Sunday, December 28, 2008

What to say after ‘I Do’

Don’t bother reading this, because in all probability, I didn’t write these hurriedly scribbled words of advice for you. And who needs advice anyway… not you. Not unless you just got married, like two of my cousins just did. In that case, you’ll be busy climbing every tree in the vicinity hoping to find the ‘Fruit of Knowledge’, failing which, you might find every bit of advice rather useful… something to hold onto, albeit briefly – just like rocks on a shoreline that give you hope even as the high tide of holy matrimony sweeps you off your feet and into those turbulent waters. Advice, on such occasions, could be your life jacket to the future…

And why am I just the person to dispense it? Well, if I haven’t said this before, let me say it again… We, my bride and I, got married when I was 21. About as soon as I could. And yes… yes… mujhe unme Rabh dikhta hai… except, of course, when she’s screaming at me for leaving my clothes on the floor and my shoes on the bed (tab unme Mom dikhti hain… and what’s worse, it’s not like Mom has stopped screaming either. The baton wasn’t passed, it just gets flung at me... in twos now!). But that isn’t the point. The point is, between all the baton ducking, we’ve managed to find our way through many a marital mire, thanks to a little luck and a lot of love. And now that ‘tis the season for sayin ‘I do’, maybe I could share my learning with those, who, like my cousins, have leapt before they could look, and help you, even as you try to smell the roses through the coffee. And even if you didn’t JUST get married, JUST pretend that you did… it’ll only help…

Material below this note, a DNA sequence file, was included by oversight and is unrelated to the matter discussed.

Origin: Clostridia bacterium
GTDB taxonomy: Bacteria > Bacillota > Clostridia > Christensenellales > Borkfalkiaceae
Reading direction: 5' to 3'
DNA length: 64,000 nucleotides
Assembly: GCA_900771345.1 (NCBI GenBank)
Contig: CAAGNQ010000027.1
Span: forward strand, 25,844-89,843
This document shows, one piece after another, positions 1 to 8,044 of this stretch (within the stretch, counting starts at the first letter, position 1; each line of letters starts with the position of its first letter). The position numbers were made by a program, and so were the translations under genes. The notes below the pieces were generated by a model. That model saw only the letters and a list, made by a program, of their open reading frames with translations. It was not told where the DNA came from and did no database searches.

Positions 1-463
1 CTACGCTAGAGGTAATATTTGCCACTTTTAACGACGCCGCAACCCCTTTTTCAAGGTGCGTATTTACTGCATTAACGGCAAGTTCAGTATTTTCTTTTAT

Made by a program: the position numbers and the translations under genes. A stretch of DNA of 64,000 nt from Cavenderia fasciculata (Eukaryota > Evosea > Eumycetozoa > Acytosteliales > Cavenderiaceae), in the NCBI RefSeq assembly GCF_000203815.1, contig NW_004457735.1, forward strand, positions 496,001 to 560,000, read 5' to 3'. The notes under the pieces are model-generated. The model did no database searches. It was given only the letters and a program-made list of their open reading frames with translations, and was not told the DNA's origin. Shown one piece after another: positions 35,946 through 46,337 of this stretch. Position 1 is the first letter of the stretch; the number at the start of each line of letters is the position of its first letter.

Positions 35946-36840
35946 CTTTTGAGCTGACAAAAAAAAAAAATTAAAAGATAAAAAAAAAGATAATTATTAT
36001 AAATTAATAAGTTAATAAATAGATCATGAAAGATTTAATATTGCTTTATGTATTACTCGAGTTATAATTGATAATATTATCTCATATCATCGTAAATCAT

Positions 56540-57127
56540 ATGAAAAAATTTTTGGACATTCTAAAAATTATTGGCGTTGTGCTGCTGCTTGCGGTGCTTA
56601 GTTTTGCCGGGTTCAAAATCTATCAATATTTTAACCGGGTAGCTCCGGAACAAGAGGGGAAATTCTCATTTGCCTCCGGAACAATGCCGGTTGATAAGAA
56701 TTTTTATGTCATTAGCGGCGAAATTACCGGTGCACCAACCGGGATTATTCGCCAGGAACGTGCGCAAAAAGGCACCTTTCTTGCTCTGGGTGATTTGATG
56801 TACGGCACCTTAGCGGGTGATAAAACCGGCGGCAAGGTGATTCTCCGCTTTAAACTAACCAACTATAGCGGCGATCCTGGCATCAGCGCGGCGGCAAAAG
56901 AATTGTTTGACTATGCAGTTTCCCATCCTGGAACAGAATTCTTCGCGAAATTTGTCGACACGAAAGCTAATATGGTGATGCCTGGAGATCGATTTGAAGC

1. Don’t Believe That Marriage Changes Anything For It Doesn’t Marriage doesn‘t and isn’t supposed to make you more committed, secure, responsible or keep you in love. It’s merely an announcement that two people, because they’re in love or because they believe they might learn to love, have decided to live together. The two of you have to make the marriage work; the marriage can’t work for the two of you.

Just because you’re married, don’t expect too much of each other. Pretend the marriage never happened and you’re just living-in, two souls in love, bound by nothing but love and friendship. And do keep these two bonds alive, and fresh...

2. Your Best Friend’s Wedding Should Also Be Your Own This isn’t about community weddings and nor am I insisting that you marry whoever your best friend happens to be, irrespective of gender. All I’m saying is that you and your partner should grow up to be, if you aren’t already, the best of friends. Romance and lust are like autumn and spring – short beautiful interludes between blazing summers and freezing winters. They’ll surely return, but just as surely, they’ll disappear in the heat and dust of summers or the cold hard truths of winter. Then, what you’d need most is a friend – someone to stand by you, selflessly, without passing judgment. And if your partner can’t be your best friend, he/she will be someone else’s. You mightn’t like that.

Above all, when you’re both old and wrinkled, your greatest joy would be to sit in a garden in the evenings with your best friend, enjoying a cup of tea, a heartfelt conversation and the beautiful sunset…